- Interactions with the staff and proximity to other diners. Hopefully, the personnel inside the restaurant will be taking all precautions to prevent the spread of COVID-19, and diners will be separated by at least six feet. That distance can't be kept while you're being served, though, and all the interactions between yourself and your server — taking orders, getting drinks, serving meals, paying a bill — provide more opportunities to be in close proximity to you. Furthermore, Gershon explains that there's preliminary evidence that suggests that open restaurants may draw in visitors from far away places; according to research conducted by the University of Maryland, more than 60,000 out-of-state visitors flocked to Georgia as the state reopened non-essential businesses. Could diners in your vicinity carry germs from other states? It's possible, Gershon says.
Which restaurants are the riskiest during the pandemic?
If you're considering heading out to eat (or even to pick up food and eat outside elsewhere), the CDC has established a set of guidance points to help you understand how risky a restaurant might be. The key to understanding risk is thinking about how long you'll be eating inside or outside, and how intimate your interactions and surroundings are with other diners and staff. These are the four levels of risk by the kind of restaurant you may eat at, according to the CDC:
- Lowest Risk: Restaurants that are only open for delivery, curbside pick up, drive-thru, or controlled takeout.
- More Risk: Restaurants that provide limited outdoor seating, including those that offer drive-thru pickup, takeout, delivery, or curbside pick up. Seating capacity in these restaurants' outside spaces should have tables spaced at least six feet apart.
- Even More Risk: Restaurants that are open for both indoor and outdoor service. They've adjusted their seating plans to allow tables in both spaces to be spaced at least six feet apart.
- Highest Risk: Restaurants that are open, with both indoor and outdoor seating, but do not reduce their max capacity or optimize their seating plans. Tables aren't spaced six feet apart.
Minimizing exposure risks while eating at restaurants:
If you decide to head out for a meal at a restaurant, Gershon says there are a few ways you can work to lower your risk while dining out.
- Frequently wash your hands, and bring hand sanitizer and alcohol wipes with you to the restaurant. Keeping your hands clean while you move throughout the restaurant and before touching your food is important, Gershon says. Be sure to wash your hands if you use the restroom (use paper towels or your elbow to open the door afterwards) and try to sanitize your hands as frequently as possible. "I might touch things like my credit card when paying the bill that is now contaminated, so to speak, and then reach for my phone, which could be a vector on its own," Gershon explains. "Try to wipe down anything you're touching or use hand sanitizer before touching those items. You want to minimize any chance of spreading germs from the restaurant onto your belongings or back into your home."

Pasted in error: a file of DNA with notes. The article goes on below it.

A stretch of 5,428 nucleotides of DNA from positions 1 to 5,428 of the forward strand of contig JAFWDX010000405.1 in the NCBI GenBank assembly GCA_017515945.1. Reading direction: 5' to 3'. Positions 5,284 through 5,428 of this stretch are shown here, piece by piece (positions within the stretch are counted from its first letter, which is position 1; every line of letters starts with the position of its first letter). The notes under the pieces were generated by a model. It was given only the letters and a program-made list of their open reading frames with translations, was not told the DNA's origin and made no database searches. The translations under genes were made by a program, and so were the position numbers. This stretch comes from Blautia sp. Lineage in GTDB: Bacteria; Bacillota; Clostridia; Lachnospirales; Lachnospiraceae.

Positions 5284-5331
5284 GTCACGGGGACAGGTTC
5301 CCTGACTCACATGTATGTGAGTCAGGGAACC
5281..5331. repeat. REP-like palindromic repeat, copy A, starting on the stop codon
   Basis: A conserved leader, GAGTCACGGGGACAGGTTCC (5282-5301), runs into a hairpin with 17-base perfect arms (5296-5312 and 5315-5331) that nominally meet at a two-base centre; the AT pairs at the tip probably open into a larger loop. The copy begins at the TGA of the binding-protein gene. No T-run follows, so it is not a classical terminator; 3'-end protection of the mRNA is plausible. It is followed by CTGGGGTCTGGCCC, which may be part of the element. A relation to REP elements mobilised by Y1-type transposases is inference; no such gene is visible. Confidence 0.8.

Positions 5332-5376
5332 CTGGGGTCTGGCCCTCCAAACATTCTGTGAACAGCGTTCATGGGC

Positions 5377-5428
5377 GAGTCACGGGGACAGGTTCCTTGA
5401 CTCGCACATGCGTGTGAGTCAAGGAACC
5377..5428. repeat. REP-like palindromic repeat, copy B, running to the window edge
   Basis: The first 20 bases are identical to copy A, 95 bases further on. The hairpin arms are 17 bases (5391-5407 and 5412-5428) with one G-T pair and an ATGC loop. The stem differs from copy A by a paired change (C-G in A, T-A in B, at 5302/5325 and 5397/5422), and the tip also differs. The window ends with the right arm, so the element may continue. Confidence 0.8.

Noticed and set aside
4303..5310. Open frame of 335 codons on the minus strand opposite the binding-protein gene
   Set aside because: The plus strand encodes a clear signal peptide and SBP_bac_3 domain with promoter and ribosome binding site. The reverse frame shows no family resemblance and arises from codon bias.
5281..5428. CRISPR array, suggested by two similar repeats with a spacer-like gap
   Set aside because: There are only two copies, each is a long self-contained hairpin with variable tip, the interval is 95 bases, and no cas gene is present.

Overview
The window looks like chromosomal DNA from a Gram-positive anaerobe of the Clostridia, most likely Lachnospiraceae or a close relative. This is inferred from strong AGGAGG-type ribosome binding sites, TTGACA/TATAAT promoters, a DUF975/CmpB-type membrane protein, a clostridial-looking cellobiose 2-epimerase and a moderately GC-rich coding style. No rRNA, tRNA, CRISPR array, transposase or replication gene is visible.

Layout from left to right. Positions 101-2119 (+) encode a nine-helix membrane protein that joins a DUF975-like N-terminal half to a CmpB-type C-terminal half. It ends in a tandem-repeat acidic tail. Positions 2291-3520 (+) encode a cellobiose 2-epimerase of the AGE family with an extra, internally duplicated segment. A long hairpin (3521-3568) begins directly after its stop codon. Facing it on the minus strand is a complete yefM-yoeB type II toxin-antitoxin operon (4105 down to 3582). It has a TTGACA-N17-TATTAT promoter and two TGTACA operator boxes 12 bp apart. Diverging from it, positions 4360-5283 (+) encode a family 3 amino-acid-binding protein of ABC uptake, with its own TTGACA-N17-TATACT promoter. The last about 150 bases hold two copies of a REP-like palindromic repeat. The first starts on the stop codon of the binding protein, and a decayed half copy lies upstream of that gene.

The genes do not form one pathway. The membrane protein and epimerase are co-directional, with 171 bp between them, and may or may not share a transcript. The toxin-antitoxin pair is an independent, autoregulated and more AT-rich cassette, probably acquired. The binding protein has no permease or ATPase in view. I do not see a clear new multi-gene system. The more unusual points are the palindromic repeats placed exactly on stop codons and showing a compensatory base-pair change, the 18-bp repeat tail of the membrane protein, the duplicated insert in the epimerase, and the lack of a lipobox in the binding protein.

- Choose to sit outside. If you have the opportunity to sit outside, do so! Gershon says that open air spaces offer diluted air and reduces much of the risk you'd run inside a dining room.
- Wear a mask and maintain distance. Whenever you're not eating, this is a courteous thing to do for your fellow diners and the employees serving you, even if it's not required by law. Masks work to prevent you from spewing infectious particles into the air around you. And taking the time to allow people to pass in front of you, or maintaining ample distance while waiting to access your table, can further reduce transmission risk inside a restaurant.
- Avoid touching your face, eyes, nose, and mouth. Touching shared common surfaces and then any mucous membranes on your body could be a sure way to later develop COVID-19. Gershon says wearing gloves won't save you from germs, but if they remind you to stop touching your face during a meal, you should do so.
- Ask for disposables. Even though it may be wasteful in the long run, asking for single-use condiments and utensils can help reduce risk from cross-contamination between diners. "You can ask for those takeaway packages of ketchup and mustard, or tiny packets of salt and pepper," Gershon says. Some restaurants may honor a polite request to eat a takeout-style meal at a table — i.e. a meal served in cardboard or plastic containers, which are less exposed than traditional cutlery and dinnerware.
As the coronavirus pandemic develops, some of the information in this story may have changed since it was last updated. For the most up-to-date information on COVID-19, please visit the online resources provided by the CDC, WHO, and your local public health department. You can work to better protect yourself from COVID-19 by washing your hands, avoiding contact with sick individuals, and sanitizing your home, among other actions.